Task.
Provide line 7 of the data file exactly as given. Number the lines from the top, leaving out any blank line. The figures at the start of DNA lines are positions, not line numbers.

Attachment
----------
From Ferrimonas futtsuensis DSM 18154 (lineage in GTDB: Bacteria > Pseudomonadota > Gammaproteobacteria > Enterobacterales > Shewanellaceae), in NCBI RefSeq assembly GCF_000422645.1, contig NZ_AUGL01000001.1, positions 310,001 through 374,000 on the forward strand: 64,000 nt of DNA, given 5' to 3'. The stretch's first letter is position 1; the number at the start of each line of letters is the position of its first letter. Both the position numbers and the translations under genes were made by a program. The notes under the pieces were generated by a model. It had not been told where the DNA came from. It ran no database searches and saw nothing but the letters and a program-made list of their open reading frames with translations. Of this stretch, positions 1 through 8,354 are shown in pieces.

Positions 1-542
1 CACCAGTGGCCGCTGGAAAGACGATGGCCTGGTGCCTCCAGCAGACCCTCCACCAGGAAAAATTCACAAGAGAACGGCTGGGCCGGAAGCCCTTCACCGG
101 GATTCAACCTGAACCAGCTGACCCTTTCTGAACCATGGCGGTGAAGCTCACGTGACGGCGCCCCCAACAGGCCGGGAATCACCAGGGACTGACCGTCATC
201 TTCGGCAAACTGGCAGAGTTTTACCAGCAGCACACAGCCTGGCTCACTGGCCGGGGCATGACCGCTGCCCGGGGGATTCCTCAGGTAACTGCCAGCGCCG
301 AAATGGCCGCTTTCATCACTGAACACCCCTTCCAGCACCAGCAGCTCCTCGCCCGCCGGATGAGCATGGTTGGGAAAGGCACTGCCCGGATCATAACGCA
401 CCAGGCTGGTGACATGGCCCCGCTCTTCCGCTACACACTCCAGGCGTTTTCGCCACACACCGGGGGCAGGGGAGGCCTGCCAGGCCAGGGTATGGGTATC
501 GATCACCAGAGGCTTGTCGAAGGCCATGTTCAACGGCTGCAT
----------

401 CCAGGCTGGTGACATGGCCCCGCTCTTCCGCTACACACTCCAGGCGTTTTCGCCACACACCGGGGGCAGGGGAGGCCTGCCAGGCCAGGGTATGGGTATC